It was not so long ago that the first revelations of scandal in the Catholic Church came to light in an investigation published by “The Boston Globe”. The abuses revealed in 2002 were horrific, almost beyond belief. The idea that those who are most trusted in a community could betray the faith placed upon them in such a manner is nearly unthinkable. It is with a heavy heart, then, that I have watched as new revelations about the sexual abuse and manipulation of both minors and young men came to the surface recently. I had respected Pope Francis for the way that he cared about his charges — or seemingly cared.
One thing has become clear during the course of these stories: evil still exists. And not only does it exist, but it is most likely to manifest itself in those people and institutions in which it seems the least likely to do so. suffered by juveniles are perpetrated by someone the survivor knew.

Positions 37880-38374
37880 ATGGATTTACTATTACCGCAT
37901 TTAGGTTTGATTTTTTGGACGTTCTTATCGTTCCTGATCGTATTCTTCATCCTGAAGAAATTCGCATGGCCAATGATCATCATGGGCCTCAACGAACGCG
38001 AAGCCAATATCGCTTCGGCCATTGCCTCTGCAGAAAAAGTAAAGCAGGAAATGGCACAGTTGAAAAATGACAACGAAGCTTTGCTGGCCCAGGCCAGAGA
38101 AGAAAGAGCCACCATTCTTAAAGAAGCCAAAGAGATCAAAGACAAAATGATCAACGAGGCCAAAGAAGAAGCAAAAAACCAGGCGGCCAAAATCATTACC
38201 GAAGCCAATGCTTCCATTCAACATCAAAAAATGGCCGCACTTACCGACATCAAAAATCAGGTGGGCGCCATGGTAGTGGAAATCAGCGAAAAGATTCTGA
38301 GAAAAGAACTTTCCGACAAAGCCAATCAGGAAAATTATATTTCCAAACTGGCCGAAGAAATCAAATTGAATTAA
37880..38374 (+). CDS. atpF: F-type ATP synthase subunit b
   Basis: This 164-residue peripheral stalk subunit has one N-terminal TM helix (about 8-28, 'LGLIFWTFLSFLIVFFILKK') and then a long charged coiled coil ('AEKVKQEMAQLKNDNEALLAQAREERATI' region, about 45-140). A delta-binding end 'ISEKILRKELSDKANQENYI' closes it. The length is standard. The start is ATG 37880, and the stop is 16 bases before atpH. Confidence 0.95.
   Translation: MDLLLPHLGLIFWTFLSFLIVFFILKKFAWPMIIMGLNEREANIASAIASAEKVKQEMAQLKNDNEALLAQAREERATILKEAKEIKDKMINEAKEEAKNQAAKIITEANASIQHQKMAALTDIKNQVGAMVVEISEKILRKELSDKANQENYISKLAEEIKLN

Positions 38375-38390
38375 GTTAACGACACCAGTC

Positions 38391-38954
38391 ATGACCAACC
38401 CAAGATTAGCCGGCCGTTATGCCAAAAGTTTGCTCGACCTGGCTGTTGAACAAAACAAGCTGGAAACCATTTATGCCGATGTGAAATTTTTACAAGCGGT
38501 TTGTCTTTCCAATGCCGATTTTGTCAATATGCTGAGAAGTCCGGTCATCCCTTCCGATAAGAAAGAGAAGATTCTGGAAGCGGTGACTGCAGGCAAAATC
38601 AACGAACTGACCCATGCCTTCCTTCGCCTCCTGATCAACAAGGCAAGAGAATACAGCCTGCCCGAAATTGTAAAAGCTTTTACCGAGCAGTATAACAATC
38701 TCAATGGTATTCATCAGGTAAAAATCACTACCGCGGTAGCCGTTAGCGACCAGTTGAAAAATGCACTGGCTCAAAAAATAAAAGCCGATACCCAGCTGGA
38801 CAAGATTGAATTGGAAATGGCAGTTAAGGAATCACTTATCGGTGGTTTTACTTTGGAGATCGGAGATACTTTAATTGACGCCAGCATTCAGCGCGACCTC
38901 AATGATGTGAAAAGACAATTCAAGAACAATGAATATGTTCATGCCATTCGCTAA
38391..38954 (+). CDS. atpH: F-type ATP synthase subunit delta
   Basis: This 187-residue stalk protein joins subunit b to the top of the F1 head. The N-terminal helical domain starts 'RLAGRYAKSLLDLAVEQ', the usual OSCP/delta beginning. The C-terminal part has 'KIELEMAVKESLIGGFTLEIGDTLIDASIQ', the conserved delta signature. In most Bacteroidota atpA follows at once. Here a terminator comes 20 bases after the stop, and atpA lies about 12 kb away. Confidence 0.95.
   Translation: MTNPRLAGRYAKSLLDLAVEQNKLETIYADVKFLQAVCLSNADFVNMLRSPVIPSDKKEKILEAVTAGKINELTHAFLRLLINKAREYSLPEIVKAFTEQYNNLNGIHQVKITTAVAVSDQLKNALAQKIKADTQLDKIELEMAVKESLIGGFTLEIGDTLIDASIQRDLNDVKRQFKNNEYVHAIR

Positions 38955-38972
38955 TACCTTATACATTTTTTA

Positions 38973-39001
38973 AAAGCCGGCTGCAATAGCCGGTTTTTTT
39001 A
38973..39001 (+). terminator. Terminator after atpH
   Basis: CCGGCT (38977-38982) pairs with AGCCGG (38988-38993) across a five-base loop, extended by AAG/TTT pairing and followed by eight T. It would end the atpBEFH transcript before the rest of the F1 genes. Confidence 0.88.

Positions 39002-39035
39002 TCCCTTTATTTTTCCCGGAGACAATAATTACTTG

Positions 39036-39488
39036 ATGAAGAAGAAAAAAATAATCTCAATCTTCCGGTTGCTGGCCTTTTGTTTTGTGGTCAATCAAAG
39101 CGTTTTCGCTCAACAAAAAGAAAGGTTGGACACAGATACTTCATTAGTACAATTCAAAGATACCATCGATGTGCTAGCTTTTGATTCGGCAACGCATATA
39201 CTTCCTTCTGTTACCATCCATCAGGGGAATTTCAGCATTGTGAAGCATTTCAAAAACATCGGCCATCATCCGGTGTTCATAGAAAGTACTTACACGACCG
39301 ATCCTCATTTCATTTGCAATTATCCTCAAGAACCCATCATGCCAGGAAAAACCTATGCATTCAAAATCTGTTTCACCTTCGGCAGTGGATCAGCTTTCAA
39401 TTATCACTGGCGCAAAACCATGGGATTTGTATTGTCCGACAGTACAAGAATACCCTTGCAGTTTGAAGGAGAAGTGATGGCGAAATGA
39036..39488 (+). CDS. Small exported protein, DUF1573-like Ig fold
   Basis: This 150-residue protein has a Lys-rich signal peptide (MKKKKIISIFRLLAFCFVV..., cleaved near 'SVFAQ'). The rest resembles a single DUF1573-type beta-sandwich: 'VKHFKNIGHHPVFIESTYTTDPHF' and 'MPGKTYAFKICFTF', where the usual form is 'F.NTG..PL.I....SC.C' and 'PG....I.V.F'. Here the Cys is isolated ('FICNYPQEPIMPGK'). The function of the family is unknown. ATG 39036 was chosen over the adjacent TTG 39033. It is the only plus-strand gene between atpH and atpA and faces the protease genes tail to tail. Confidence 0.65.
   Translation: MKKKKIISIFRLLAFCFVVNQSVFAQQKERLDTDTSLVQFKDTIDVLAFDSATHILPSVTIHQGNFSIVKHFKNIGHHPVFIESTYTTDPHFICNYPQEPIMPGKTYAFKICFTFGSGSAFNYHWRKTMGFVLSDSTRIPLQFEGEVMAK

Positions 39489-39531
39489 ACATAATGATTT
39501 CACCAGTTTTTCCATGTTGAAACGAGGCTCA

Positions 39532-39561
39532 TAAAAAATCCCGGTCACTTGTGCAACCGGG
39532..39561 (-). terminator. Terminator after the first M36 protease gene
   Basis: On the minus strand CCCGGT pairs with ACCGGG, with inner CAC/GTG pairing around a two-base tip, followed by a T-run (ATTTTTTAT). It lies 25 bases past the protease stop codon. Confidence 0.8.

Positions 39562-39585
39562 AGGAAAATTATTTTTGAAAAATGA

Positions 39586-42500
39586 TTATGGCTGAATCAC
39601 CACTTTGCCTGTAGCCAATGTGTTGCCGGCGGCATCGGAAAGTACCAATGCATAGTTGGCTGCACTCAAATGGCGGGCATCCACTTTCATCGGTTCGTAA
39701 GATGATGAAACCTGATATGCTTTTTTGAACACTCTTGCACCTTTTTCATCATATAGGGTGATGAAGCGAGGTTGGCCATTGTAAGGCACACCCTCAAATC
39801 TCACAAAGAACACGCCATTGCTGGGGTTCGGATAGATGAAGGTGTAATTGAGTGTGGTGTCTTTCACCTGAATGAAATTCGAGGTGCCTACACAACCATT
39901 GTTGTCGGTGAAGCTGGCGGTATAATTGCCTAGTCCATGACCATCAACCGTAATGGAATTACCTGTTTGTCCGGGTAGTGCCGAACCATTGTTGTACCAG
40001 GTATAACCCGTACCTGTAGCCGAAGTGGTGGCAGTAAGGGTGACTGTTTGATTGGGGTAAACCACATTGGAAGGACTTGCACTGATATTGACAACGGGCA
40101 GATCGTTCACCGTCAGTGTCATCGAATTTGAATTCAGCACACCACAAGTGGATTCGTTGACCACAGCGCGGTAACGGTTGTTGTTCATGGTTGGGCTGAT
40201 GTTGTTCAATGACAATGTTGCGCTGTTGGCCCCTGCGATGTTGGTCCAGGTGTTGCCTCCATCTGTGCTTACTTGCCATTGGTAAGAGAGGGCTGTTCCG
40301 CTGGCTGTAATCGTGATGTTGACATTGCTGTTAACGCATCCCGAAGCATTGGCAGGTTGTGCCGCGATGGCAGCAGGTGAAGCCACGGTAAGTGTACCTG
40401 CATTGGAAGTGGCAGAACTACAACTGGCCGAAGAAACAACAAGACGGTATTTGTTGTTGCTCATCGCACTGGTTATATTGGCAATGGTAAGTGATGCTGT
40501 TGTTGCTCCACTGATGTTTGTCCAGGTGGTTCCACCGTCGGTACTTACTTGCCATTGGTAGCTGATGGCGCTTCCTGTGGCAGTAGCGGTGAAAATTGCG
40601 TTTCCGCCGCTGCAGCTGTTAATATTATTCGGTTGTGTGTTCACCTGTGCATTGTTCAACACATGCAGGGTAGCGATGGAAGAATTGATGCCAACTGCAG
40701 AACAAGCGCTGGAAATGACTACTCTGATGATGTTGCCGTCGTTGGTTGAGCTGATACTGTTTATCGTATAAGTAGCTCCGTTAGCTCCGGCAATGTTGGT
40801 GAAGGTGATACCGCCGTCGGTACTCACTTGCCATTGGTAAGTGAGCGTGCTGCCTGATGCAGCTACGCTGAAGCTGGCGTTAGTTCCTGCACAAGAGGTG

The advent of liberal ideals, capitalism and democracy as a system of government may make us all feel rather noble. I am not one to discourage the lauding of these ideas and innovations. To assume, however, that these advances have had a tangible impact on the nature of human beings would be a mistake.
“Absolute power corrupts absolutely.” A popular phrase — you’ve probably heard it before. It’s wrong, of course. It should say: power exposes corruption.
In the light of these revelations, we should remember to be more skeptical of those in power. Too often we follow figureheads and leaders irrespective of whether we actually believe in the standards or the ideas that they espouse. So we fail to ensure that they live up to the ideals that they claim for themselves. Donald Trump undermined the conservative ideals of the Republican party. Bernie Sanders owns several houses as he rails against the evil that capitalist values represent. And the pope knew.